In preparation for this monumental task I read. A lot. I was better informed this time and resolved that every time that baby made a peep, blinked an eye, or hiccuped I was going to stick a boob in her mouth. And that's what I did. For several weeks. My Husband commented that it seemed like all I ever did was feed the baby because it was true. So I fed and I pumped and I pumped and I fed, and by the end of six weeks you could have tanned leather with my nipples but, by God, I was finally a cow! And I mean that in the most, glorious and reverent way possible.

It was my body alone, and what God had provided me with that was keeping my child alive. And not only keeping her alive, but nourishing her,growing her; fattening her up. It was the biggest boost of self confidence that I have ever experienced. Even more than the time that I fit into my Mom's size four pants.

And so here we are four and a half months later and we're still going strong. She has never had a drop of formula, not because I think that's wrong, but because I haven't had to give her any. I have shifted from one school of thought to another. Before I guess, like alot of women in our culture, I viewed these things on my chest as something to be admired and hidden away. Now, they are even more beautiful despite the fact that they are love worn to the point of being almost unrecognizable to their former, more perky selves. They have become a life source. And the source of me. Coming into my own as a Mother.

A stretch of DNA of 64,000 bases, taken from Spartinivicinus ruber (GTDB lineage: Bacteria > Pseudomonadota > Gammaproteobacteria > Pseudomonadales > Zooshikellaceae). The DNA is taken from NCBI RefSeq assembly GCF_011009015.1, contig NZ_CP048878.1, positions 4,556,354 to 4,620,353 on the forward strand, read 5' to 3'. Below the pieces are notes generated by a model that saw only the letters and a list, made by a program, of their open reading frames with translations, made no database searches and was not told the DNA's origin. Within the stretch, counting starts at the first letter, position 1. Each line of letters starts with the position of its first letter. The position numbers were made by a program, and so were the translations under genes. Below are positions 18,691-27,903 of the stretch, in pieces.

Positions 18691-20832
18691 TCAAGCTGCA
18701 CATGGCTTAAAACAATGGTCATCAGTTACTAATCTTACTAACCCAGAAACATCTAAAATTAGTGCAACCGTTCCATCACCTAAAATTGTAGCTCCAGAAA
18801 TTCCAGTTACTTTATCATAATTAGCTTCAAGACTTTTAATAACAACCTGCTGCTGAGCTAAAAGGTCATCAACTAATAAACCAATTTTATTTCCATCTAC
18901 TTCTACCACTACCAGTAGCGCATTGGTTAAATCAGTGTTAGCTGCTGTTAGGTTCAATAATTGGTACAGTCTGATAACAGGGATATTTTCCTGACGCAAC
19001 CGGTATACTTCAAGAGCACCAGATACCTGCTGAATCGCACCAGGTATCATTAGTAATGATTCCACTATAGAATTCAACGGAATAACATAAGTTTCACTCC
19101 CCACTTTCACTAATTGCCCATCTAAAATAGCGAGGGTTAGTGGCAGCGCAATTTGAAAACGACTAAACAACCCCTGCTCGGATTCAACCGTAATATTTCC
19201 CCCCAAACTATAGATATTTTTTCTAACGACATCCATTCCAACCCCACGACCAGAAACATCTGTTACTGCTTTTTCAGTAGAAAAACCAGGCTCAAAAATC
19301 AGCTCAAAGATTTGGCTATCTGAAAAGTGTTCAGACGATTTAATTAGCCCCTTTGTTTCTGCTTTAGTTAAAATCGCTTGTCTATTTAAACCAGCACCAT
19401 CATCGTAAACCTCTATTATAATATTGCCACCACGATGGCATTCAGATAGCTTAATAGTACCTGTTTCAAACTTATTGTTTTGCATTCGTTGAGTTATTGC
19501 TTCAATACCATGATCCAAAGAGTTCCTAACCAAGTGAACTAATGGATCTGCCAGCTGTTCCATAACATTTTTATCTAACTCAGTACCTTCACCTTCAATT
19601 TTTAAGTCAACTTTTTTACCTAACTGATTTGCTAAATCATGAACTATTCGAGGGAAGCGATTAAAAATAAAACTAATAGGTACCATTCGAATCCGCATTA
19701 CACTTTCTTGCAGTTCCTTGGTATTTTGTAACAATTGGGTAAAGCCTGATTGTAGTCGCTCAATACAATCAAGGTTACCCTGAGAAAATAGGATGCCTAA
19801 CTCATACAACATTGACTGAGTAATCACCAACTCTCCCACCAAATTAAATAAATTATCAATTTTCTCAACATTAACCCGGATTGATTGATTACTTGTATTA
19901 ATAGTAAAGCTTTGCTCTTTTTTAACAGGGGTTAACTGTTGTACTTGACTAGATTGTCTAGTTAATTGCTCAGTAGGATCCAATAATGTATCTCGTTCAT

As most of you who have followed this blog for some time realize, I'm not one for mushy, estrogen laden sentiment, but the bond I have with this child at this stage is beyond my comprehension. It is she and I. Me and she. We function almost as if the cord of blood and water was never severed. The fact that she's my bunk mate night after precious night doesn't hurt either.

Oh, and my eye. It's fine.


Lauren said...

I seriously give it up for you nursing mommies. Breastfeeding is such a time commitment and large responsibility to be the sole nutrient provider for your child and I applaud your efforts and success. Congratulations on being more informed and in charge this time around, I'm loving all of this free advice!

PS: Whenever you come back, I want to sit again.

Niki said...

I didn't realize the complexity of breastfeeding until the past few years & especially after reading your post.

But more importantly, the thing I worried about even more was your eye & you're saying its all better now??? Really?! So happy for you!